result from the modem correctly, and set the other parameters anyway.

These values are designed to provide good results on the widest variety of
modems possible. However, if your modem requires additional parameters for
initialization, or especially if some of these parameters are incorrect, you
can use the initialization field to override the default values and
correctly reset the modem.

The modem dial prefix is generally left the way it is, unless your phone
system requires pulse dialing or you want a global prefix (dial 9 to get
out, for example). In addition, some not-totally-compatible modems use
different commands for dialing.

The connect result should almost never need to be changed. The reason it is
in here is that a friend of mine has a modem which is 100% Hayes-compatible
in all respects other than that it says "Accept" instead of "CONNECT" when
it makes a connection. There should be no reason to change this field if
your modem is not peculiar.

DSZ Option Group:
Make DSZ invisible
DSZ send command line
DSZ receive command line

These options control how the DSZ protocol driver is accessed. The send and
receive command lines are simply the commands to be given to DSZ when you
want to send or receive a file. There is no need to worry about port,
speed, or filename parameters, as these are handled automatically by Snarf.
The purpose of these options is to allow you to configure DSZ to use
Compressed, CRC-32, Moby Turbo, Crash Recovery, or other such options.
Details of DSZ command-line settings can be found in the documentation
accompanying DSZ.

The "Make DSZ Invisible" option is for people who don't like a lot of
clutter on their screens. Once you have tried a few downloads and verified
that Snarf is working correctly, you can turn this option on, and the output
messages from DSZ will be removed from the screen. The disadvantage is that
without the DSZ messages, you don't know how much longer the transfer is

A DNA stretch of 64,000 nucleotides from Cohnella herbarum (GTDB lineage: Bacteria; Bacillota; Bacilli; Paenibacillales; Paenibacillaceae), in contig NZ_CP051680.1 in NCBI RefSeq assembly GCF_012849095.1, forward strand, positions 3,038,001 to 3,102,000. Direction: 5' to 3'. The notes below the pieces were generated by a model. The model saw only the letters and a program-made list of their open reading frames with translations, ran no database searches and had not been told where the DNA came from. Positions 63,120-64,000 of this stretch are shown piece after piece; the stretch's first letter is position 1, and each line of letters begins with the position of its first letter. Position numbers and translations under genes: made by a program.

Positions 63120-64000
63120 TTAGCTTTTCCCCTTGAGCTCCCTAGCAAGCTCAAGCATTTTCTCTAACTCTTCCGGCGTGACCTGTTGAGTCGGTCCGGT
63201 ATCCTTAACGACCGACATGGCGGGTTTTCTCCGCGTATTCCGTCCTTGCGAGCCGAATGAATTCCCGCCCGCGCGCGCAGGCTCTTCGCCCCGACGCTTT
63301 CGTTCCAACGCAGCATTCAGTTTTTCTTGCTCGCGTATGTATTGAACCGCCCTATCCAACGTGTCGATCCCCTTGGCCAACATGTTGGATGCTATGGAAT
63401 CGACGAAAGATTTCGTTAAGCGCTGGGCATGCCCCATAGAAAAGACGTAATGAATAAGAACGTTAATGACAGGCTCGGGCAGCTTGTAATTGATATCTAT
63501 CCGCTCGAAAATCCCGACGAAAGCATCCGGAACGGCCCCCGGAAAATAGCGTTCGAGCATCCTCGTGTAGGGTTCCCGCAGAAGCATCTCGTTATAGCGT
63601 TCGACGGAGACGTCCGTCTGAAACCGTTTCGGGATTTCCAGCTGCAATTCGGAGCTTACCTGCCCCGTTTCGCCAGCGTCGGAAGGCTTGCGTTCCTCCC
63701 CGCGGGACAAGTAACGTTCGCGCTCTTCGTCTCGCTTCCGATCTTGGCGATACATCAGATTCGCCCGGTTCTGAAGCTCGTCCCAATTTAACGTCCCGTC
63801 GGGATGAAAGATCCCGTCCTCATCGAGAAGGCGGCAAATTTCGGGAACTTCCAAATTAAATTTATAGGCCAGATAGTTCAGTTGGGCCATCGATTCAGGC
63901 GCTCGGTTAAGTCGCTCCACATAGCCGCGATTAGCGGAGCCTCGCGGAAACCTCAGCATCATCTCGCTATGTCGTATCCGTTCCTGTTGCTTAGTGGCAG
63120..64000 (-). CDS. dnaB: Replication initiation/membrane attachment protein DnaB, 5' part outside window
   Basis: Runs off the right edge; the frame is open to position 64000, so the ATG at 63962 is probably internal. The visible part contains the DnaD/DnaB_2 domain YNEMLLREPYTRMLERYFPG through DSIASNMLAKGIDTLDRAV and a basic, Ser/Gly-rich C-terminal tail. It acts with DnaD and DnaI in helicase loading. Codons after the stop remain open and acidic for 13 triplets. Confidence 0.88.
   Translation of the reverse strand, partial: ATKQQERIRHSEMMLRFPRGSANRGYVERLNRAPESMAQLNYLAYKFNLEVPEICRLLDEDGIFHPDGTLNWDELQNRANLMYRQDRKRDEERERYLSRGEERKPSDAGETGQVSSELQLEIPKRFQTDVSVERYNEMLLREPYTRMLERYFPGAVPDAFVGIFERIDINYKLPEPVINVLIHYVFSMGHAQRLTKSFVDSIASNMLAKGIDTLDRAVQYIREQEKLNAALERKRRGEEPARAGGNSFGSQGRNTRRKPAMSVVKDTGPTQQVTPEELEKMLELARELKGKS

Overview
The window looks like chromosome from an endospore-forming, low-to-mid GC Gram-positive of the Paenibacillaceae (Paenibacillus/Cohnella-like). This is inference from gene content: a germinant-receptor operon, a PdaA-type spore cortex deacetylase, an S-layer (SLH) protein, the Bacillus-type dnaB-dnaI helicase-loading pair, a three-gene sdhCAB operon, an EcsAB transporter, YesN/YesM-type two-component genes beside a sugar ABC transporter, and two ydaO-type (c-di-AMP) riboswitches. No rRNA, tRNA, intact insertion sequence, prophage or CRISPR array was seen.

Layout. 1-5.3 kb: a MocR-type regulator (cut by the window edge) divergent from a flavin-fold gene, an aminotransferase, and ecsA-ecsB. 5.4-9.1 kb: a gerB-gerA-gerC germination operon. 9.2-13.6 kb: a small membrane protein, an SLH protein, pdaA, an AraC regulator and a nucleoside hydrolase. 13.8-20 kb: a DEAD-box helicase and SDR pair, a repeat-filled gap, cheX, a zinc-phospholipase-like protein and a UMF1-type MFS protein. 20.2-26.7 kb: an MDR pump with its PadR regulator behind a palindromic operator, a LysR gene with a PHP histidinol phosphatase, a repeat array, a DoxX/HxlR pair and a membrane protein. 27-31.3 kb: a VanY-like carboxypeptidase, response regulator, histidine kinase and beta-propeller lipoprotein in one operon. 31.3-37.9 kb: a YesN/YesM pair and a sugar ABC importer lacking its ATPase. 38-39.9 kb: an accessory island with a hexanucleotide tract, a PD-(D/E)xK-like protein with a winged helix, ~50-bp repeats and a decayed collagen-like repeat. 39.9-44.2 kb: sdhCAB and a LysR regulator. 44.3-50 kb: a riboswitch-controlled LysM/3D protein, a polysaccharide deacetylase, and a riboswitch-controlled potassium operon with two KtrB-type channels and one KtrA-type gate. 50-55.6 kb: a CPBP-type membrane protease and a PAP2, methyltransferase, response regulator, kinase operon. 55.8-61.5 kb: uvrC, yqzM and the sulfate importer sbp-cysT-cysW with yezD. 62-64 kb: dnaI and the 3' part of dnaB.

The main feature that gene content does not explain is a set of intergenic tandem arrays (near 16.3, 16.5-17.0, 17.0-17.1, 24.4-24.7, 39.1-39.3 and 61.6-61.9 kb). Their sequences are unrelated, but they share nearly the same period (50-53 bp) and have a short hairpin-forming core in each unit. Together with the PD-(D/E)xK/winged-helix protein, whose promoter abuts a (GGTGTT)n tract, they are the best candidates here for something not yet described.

going to take. Needless to say, this option is entirely a matter of
personal preference.

User Option Group
User identification
Directory for downloads

The "User Identification" field in this group lets you send a message to
BBSes you snarf from telling them who you are. Sysops like to know who's
downloading their files, and it is generally polite to put at least
something in here. If you have a network e-mail address, it would be
appropriate here as well. The "Directory For Downloads" field simply sets
the directory in which received files will be placed. If it is left blank,
received files will be placed in the current directory.


The Snarf command-line is fairly simple. The first parameter is the phone
number of the BBS you want to call, and the rest of the command line is a
list of files to download. In addition, there are a few other parameters
you can use. To upload a file instead of downloading it, put a ^ in front
of the filename. To download the master file listing from the BBS, put a *
by itself. Here is a sample command line:

C> snarf 1-919-876-7213 * ^comments.txt

This command causes Snarf to dial the given phone number, download the file, then download the master file list, and then upload the file

Another way to specify Snarf commands is to use a list file. This is